OPENING RECEPTION: SATURDAY, JUNE 2nd from 5-8 PM
with a special performance by DJ Unkle Thirsty!!
ABOUT THE ARTIST
Originally from the Midwest, David Allyn graduated from the University of Wisconsin, Oshkosh,
before earning an MFA in ceramics from the Rhode Island School of Design in 2003. Over the
course of his RISD education, Allyn noticed and became interested in the complex layers of
overlap in the creative culture of Providence, starting with the dynamic printmaking scene and
its relation to local musicians. This helped crystallize his decision to stay in the city after
graduating, which led him to found the ceramics department at the non-profit arts center The
Steel Yard during its infancy. From there, Allyn began to cherish the energy of a strong creative
community, concurrently co-founding the Providence Initiative for Psychogeographic Studies,
and contributing to the developing gravity of The Steel Yard and the greater arts community in
the Woonasquatucket River Valley. As the recipient of a RISCA Fellowship and a McKnight
Fellowship, Allyn was able to expand his studio practice as an individual artist, combining his
interest in ceramics with his performance art alter-ego Unkle Thirsty, while also further
developing and strengthening the network of artists that were drawn into the fold.
Still interested in printmaking, Allyn has been continually refining multiple image transfer
techniques in his ceramic work. Using photo decal transfers, stencils, and silkscreening, he
creates one-of-a-kind porcelain objects that vacillate between an optimistic and futuristic vision
of our contemporary culture, and an investigation of the “tired Americana” of our recent past.
Adding photography to the mix, Allyn has developed a series of porcelain objects that preserve
abandoned, neglected, or repurposed buildings around Providence and highlight our cultural
choices when it comes to destroying or recycling resources. With intricately detailed four-color
silkscreened images that are printed directly onto the clay, he has transformed digital
photographs taken around the city and the state into permanent evidence of these decisions.
Alongside his endlessly evolving series of utilitarian, wheel-thrown cups, his work highlights his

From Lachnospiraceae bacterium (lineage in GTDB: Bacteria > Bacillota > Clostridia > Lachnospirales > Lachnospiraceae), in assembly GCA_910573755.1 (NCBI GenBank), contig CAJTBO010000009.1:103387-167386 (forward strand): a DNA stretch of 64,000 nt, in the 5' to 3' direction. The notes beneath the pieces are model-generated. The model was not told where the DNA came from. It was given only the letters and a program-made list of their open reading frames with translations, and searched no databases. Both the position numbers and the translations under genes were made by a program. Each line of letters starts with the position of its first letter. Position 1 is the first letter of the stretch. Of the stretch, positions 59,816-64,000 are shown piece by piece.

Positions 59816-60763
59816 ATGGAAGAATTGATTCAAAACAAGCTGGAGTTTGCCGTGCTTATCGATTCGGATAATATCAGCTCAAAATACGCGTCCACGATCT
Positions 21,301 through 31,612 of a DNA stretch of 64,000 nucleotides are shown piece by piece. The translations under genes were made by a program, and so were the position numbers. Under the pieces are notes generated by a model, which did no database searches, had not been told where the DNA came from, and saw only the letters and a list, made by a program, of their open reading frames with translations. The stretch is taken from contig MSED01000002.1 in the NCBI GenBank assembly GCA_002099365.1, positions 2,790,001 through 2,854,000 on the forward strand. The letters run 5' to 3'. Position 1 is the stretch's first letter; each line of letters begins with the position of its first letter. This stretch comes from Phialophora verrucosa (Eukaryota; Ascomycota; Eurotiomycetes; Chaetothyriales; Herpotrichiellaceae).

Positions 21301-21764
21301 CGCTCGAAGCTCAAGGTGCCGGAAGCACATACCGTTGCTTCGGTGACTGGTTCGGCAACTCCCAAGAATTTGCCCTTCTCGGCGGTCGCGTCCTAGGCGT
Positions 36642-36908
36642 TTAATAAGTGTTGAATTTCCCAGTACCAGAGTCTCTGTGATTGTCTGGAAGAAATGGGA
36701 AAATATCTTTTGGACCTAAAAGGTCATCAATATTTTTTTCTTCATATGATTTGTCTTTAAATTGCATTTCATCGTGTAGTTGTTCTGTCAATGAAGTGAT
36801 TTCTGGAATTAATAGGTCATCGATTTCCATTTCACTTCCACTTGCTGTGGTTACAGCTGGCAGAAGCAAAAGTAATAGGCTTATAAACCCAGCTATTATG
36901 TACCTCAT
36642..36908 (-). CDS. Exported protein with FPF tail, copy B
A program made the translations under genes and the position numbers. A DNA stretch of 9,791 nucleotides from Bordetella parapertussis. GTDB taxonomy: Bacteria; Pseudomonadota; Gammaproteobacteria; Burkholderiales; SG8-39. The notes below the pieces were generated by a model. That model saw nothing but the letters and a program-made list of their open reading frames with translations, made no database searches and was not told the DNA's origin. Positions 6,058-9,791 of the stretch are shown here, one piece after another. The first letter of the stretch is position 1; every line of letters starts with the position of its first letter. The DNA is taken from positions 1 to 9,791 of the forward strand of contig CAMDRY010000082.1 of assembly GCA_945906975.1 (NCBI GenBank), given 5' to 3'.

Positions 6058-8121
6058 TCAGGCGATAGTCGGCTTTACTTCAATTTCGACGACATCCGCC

hopes for our social and environmental future as well as his critique of current affairs, ranging
from consumerism and politics to violence and religion.
Allyn currently maintains a full-time studio practice in the Nicholson File Building, a studio art
space which he also manages. Located just down the road from The Steel Yard, Nicholson File
brings together 25 artists dedicated to multiple disciplines, and is part of the thriving network of makers in the recently-coined Valley Arts District of Providence. David Allyn has had his work
featured at the Museum of Fine Arts in Boston, and has multiple works that have been added to
the permanent collections of the Newport Art Museum and the RISD Museum. He lives in
Providence in the Monohassett Mill Building with his partner, artist Amanda Soule.
"Lemme tell you something about David Allyn. Back when he was just using me to push aside
the curtains of culture, he never thought I’d make it as a professional. But here I am, almost 15
years later, the man behind the curtain, behind the music, the lights, the mustache. And yeah,
anyone who remembers me from my movie nights at The Steel Yard might be surprised, too.
But you keep bringing the bass to public space, in just the right visor and with just the right
amount of chest hair [if you see Sharpies at the Job Lot, grab a bunch for me], and soon people
will start paying you to hang out with them. I’ve been hustling for my D-list Providence celebrity
status, and as soon as Dave got hired to coordinate events back at the Steel Yard, I saw the
perfect opportunity to put that status to use. I’ve gotten to know a whole bunch of A-listers, and
some of them are still alive! You can throw a wicked nice party with the right people and a whole
lot of colored lights. So not for nothing but make sure you give Unkle Thirsty a call next time you
want to get something together, you know what I mean?"